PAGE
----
A handful of European broadcasters and syndicators dutifully intone that NATPE offers a chance to pitch product to hard-to-reach buyers from Latin America, Japan and Australia.

But for the most part, buying and selling is way down the list of priorities – and with the soft U.S. syndication market, selling to Yanks is hardly worth a nod.

The real hook, say prospective visitors to New Orleans, is the opportunity to talk co-productions with the largest selection of top U.S. tv execs assembled under one roof.

It’s this juicy prospect (plus the chance to observe firsthand the nuts and bolts of the U.S. tv industry) that is luring a greater number of Europeans than ever to this year’s NATPE. Last year the convention put out the welcome mat to 1,100 non-Americans. This year that number will swell to 1,300, and Europe is expected to account for the bulk of the increase.

For some execs, NATPE is now on a par with the three Riviera markets. “I would cut back on some of the other markets before reducing my presence at NATPE,” says Andrew Macbean, head of U.K. distrib ITEL, which chiefly reps product from Anglia TV. He’s bringing a crew of six, compared with three last year.

One advantage is the “good quality time” available with co-prod execs from PBS stations and cable networks, says Macbean. “At Monte Carlo and MIP, these executives are much more hassled for time.”

According to Peter Lord, who represents NATPE in Europe, it’s not only Europeans who are keener to discuss co-productions with American producers and broadcasters. “These days, Americans are eager to meet with their European counterparts.”

French fielding fine force

Lord says France in particular will be strongly repped, thanks to a decision by the French Union of TV Producers (USPA) to commit to a 220-square-meter stand.

Some 27 production and distribution companies are availing themselves of the USPA umbrella, largely because it will cost them “significantly less” than if they rented individual stands, says USPA general secretary Alan Modot.

Robert Nador, of indie production outfit Dune, says the USPA move is designed to make Americans more aware of the existence of Gallic producers.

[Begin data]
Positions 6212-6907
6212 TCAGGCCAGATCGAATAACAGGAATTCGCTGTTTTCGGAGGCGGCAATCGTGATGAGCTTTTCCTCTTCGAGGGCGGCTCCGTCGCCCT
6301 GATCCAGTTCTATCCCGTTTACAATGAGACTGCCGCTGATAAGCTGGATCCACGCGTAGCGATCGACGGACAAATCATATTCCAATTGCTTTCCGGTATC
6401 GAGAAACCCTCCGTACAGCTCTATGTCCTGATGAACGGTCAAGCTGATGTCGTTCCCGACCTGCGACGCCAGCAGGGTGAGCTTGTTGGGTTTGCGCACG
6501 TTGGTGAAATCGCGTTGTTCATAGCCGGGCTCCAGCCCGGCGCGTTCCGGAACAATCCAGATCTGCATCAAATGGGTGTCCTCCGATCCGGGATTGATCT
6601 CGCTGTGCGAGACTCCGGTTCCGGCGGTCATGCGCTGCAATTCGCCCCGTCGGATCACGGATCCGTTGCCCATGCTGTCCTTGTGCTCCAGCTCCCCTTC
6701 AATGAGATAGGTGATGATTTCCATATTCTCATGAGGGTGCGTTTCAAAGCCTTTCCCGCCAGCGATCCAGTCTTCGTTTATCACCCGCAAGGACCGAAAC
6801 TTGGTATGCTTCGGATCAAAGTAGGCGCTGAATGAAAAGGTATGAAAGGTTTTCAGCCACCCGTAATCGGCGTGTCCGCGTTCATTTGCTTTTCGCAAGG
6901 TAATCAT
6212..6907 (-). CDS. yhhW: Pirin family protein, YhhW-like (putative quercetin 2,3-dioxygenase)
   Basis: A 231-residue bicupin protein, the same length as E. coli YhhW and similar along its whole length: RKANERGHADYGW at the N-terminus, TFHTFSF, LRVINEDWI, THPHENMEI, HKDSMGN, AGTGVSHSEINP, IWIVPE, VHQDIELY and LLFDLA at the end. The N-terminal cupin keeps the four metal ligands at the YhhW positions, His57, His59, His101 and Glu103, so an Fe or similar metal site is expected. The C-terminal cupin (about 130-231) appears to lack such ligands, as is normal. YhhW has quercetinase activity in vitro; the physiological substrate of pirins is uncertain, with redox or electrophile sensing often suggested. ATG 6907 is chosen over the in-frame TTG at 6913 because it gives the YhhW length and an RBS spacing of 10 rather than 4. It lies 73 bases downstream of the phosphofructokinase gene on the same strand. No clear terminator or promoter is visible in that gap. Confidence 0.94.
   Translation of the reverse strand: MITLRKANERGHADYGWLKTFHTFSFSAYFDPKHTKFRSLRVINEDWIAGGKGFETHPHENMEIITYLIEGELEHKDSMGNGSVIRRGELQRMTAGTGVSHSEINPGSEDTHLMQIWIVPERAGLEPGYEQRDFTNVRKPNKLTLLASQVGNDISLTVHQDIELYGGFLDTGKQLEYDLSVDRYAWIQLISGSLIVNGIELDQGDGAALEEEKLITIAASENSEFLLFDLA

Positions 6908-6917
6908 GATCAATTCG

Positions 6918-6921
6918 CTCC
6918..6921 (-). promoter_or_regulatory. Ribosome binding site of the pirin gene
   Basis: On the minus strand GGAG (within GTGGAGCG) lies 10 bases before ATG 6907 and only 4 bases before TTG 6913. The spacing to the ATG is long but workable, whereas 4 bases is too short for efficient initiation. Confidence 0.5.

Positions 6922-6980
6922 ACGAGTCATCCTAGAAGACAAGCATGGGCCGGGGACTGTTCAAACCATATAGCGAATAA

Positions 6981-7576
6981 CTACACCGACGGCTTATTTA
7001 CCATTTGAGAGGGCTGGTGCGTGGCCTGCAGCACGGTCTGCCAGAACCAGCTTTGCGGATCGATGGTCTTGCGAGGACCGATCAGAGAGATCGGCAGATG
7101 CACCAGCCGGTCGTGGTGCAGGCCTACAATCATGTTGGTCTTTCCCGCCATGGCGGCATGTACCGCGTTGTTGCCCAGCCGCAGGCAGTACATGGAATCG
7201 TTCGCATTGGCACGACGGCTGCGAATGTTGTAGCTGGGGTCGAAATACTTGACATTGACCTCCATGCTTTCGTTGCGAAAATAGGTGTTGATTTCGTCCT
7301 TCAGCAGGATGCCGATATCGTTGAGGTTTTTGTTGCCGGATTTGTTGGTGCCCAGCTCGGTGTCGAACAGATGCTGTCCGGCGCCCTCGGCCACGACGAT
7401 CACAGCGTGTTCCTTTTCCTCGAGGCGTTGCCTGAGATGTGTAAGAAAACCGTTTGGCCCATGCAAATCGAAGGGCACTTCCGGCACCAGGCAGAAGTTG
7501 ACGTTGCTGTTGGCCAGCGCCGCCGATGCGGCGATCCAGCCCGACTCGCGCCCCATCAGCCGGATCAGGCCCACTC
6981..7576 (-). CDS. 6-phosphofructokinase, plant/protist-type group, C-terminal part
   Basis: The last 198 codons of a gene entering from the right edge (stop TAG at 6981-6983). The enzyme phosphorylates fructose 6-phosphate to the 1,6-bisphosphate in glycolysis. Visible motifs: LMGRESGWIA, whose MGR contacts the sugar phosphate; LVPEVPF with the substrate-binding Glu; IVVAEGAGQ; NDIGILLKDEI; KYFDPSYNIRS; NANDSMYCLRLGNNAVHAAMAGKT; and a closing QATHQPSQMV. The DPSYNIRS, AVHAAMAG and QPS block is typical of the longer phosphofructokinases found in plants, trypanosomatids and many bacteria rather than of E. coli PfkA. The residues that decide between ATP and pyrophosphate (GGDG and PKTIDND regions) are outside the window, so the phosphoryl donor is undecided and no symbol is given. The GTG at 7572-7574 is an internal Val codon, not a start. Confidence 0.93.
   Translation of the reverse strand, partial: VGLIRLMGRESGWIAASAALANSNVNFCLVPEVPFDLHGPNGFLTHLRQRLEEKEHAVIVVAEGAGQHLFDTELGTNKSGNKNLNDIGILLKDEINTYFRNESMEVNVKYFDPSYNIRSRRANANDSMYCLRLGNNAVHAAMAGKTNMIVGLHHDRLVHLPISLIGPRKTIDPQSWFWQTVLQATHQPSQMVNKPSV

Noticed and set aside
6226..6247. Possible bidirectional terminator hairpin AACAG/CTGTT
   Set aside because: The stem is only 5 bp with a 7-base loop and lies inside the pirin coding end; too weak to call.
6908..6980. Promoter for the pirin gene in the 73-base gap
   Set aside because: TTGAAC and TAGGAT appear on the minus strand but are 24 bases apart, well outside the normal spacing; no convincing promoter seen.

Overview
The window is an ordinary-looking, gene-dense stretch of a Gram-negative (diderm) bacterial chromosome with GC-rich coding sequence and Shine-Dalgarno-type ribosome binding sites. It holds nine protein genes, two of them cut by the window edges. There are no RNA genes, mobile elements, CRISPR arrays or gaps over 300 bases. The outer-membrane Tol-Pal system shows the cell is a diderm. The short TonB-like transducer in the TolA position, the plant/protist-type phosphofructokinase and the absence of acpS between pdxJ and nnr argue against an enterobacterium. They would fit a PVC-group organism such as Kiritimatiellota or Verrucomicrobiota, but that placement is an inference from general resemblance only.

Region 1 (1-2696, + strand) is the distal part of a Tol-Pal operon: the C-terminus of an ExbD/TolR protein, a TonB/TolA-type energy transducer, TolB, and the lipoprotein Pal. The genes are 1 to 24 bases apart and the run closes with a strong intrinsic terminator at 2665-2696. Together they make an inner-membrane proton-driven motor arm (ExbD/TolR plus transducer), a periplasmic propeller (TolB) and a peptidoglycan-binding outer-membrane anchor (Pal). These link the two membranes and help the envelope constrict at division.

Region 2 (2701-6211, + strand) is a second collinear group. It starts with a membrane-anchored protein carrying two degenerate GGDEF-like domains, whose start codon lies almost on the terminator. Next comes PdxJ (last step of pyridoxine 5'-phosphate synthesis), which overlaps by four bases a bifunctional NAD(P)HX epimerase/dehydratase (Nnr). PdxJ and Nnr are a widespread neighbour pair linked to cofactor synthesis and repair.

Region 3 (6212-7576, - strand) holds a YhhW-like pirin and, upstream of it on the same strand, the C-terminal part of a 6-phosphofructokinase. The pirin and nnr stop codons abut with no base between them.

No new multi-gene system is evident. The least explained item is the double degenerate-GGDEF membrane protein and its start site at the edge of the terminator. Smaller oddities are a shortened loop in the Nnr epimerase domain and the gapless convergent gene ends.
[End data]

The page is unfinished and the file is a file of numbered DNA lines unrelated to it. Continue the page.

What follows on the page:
Nador feels an advantage of NATPE is that it gives the French a unique chance to get to know the American market, discover new marketing techniques, find out about syndication and see shows that never travel to Europe.

“It’s also a chance to pick up concepts and program formats,” he says. “The problem has been that the other key markets are on our doorstep in the south of France, and that means French producers get their experience of U.S. television mainly through American salesmen there.”

Guilhaume De Verges, acquisitions head at private web TF-1, says he will attend so that he can follow trends in Yank cable and syndication. He voices a commonly held French belief that co-production talks will expand as the Yanks seek to offset production deficits.

At producer Tele-Images, topper Herve Michel says NATPE offers the opportunity to talk co-production business and see Latin Americans who can’t afford to make the trip to Europe. Tele-Images will use NATPE to talk to Group W Prods. about made for tv films and miniseries for their joint venture Futur-Images.

The British are coming, too

The Brits will be fielding their traditional strong presence on the convention floor (except BBC Lionheart, which for the second year running is holding court at a nearby hotel). As usual, ITEL, Yorkshire TV Intl. and Central Television Enterprises will share a stand, while Granada and London Weekend TV will take separate booths.

For two British broadcasters, NATPE offers a chance for a “family get-together.” Thames TV will huddle with execs from its Reeves subsid (acquired just prior to last year’s meet), while Telso/TVS will confer with the staff at MTM, a TVS holding.

Like most Europeans, the Italians are going to NATPE to keep in touch with the American market, scout new trends and develop new production relationships, rather than to buy or sell. “If you are really serious about working with Americans, NATPE attendance is a must,” says one Italo observer.

Toppers of the three RAI networks are attending: Carlo Fuscagni for RAI-1, Gianpaulo Sodano for RAI-2 and Angelo Guglielmi for RAI-3. Buyers include Giuseppe Cereda (RAI-1) and Claudio G. Fava (RAI-2).

Over at Silvio Berlusconi Communications, New York-based buyer Daniele Lorenzano will attend, as will Riccardo Tozzi (head of production) and Giuseppe Proietti (head of foreign sales).

“NATPE is a very interesting market for us. It’s a place where European companies can meet U.S. cable operators, syndicators and pay-tv people. It might not be worth it for every European broadcaster or producer, but it’s definitely worth it for us,” Proietti points out.

However, some Europeans have decided NATPE is not worth the time or expense. Bengteric Nordell, veteran acquisition topper of Sweden’s SVT Intl., says he used to go to watch trends of upcoming U.S. product, but NATPE now is followed too quickly by Monte Carlo.

Jennifer Clark in Rome, Michael Williams in Paris and J.R. Keith Keller in Copenhagen contributed to this report

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